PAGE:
Jonathan Cohn
Senior Editor

Who's Afraid Of Deficits? Not Paul Krugman.
December 01, 2008

Today in the Times, Paul Krugman lends his Nobel-winning credibility to the argument for massive government spending in order to stimulate the economy. Yes, it will drive up the deficit in the short run. And, yes, fears of higher deficits led Bill Clinton to abandon his spending promises during the 1990s. But this is not the 1990s, Krugman reminds us. Back then, Clinton was worried that government borrowing would "crowd out" private investment, by driving up interest rates.

Obama's Health Care Team: They Mean Business
November 25, 2008

Today the Obama transition office will announce its health care policy team. As expected, Tom Daschle will be leading it. According to sources closes to the transition, he'll be joined by a set of analysts including Lauren Aronson, Mark Childress, Dora Hughes, and Jeanne Lambrew. Harvard economist David Cutler will be serving as a part-time, outside advisor, reprising a role he served during the campaign. Among the other outside advisers are Jonathan Blum, Rahul Rajkumar, Terrell McSweeny, and Jenny Backus.

Detroit Builds Good Cars? Actually, Yes. (sometimes.)
November 22, 2008

From the Detroit Free Press: Myth:  They build unreliable junk. Reality: The creaky, leaky vehicles of the 1980s and '90s are long gone. Consumer Reports recently found that "Ford's reliability is now on par with good Japanese automakers." The independent J.D. Power Initial Quality Study scored Buick, Cadillac, Chevrolet, Ford, GMC, Mercury, Pontiac and Lincoln brands' overall quality as high or higher than that of Acura, Audi, BMW, Honda, Nissan, Scion, Volkswagen and Volvo. Power rated the Chevrolet Malibu the highest-quality midsize sedan.

Assembly Line
November 21, 2008

If you've been following the auto industry's crisis, then you've probably read or heard a lot about overpaid American autoworkers--in particular, the fact that the average hourly employee of the Big Three makes $70 per hour. That's an awful lot of money. Seventy dollars an hour in wages works out to almost $150,000 a year in gross income, if you assume a forty-hour work week. Is it any wonder the Big Three are in trouble?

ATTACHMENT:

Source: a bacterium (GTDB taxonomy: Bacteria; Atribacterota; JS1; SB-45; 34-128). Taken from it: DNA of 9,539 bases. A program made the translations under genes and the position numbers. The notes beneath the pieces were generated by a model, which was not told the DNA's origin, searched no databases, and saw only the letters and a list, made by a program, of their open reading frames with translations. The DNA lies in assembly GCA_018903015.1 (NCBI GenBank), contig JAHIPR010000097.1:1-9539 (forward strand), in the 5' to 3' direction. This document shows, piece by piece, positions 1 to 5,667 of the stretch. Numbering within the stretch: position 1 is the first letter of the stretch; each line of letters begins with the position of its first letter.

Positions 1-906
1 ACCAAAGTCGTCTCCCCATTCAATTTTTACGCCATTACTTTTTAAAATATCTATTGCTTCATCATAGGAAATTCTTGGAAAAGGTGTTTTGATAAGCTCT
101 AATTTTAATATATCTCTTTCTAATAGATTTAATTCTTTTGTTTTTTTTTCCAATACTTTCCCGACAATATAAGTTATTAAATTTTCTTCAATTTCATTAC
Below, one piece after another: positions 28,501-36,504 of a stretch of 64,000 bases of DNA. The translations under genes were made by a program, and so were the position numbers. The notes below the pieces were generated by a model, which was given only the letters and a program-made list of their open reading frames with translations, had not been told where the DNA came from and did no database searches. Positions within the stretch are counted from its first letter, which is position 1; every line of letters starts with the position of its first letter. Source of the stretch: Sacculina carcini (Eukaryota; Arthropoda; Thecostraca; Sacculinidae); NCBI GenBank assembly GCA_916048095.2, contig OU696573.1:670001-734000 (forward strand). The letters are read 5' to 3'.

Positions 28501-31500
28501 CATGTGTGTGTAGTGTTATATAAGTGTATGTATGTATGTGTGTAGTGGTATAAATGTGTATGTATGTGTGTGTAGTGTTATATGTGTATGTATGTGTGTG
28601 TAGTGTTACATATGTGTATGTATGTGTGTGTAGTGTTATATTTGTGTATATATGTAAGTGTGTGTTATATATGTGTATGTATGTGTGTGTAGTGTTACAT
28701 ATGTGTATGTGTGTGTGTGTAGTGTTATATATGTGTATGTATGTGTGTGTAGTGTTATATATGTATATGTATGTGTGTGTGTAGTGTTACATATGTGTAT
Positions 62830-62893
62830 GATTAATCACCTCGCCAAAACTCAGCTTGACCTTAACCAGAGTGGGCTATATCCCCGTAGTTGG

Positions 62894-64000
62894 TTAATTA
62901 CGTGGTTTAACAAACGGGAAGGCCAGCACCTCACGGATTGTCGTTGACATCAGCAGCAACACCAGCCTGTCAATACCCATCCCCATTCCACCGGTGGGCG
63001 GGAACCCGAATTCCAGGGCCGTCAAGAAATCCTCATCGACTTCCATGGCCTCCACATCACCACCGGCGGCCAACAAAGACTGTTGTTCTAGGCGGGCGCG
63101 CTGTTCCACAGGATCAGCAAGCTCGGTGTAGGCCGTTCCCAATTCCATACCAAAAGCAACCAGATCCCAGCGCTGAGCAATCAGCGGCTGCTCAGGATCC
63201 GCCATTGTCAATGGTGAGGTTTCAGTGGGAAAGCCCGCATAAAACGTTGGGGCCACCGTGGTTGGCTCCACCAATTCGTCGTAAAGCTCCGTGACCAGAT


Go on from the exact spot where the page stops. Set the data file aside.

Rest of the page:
Health Insurance Industry: We Can Play Nice (updated!)
November 20, 2008

Could the health insurance industry support universal health insurance? For a few months, industry representatives have been telling reformers both on and off Capitol Hill that they'd consider it, subject to certain conditions. On Wednesday, they said it publicly. Their position is pretty simple. They would be willing to change their business practices--and stop discriminating against people with pre-existing medical conditions--as long as the government required everybody to obtain health insurance.

Surgical Prep
November 19, 2008

If you believe what the pundits are saying, enacting universal health insurance in the next year won't be difficult: It will be impossible. As the argument goes, it would cost too much money, antagonize too many interest groups, and--given the difficulty of finding 60 votes in the Senate--require too much raw political muscle. Even before Barack Obama won the election, allies were advising him to stay far away from major health care legislation, lest he fail as miserably as Bill Clinton did when he famously tried for universal coverage back in 1994.

Daschle At Hhs = Good News For Health Reform
November 19, 2008

So much health care news, so little time to blog. But let me weigh in on the news, via, CNN, that Tom Daschle will be Secretary of Health and Human Services. He will also serve as the White House point person on health care reform. This is a perfect role for Daschle. Although he was always been interested in health care, in the last few years he's become a true wonk on the subject, publishing a book called Critical: What We Can Do About the Health-Care Crisis.

Annals Of Stupidity, Auto Executive Edition
November 19, 2008

Riddle of the day: When three auto industry executives came to Washington on Tuesday, in order to make the case for a multi-billion-dollar taxpayer-backed rescue, did they fly coach or first class?  Ha! It's a trick question. They did neither. Instead, they took private jets. Three separate private jets.  ABC News has the goods (h/t Yglesias): While [GM executive Rick] Wagoner testified, his G4 private jet was parked at Dulles airport.

The Word From Rahm: We Will "throw Long And Deep"
November 19, 2008

There's been a lot of debate about how quickly the Obama Administration can move on its domestic policy agenda--and for how long it might have to shelve big-ticket items like fighting climate change and major health care reform. It appears we have an answer, via incoming chief of staff Rahm Emanuel. Last night, Emanuel addressed a group of business executives.

Quoth The Budget Director, "nevermore." (updated)
November 18, 2008

Word has it that Congressional Budget Office director Peter Orszag will be joining the Obama Administration as its budget director. This has potentially major implications for the future of Obama's agenda, for reasons I will explain tomorrow when I have the benefit of some more sleep. For now, though, I'd like to focus on a far less weighty, but no less intriguing, issue: What Orszag's move would mean for the literary quality of future Obama administration policy reports. Yes, that's right--literary quality.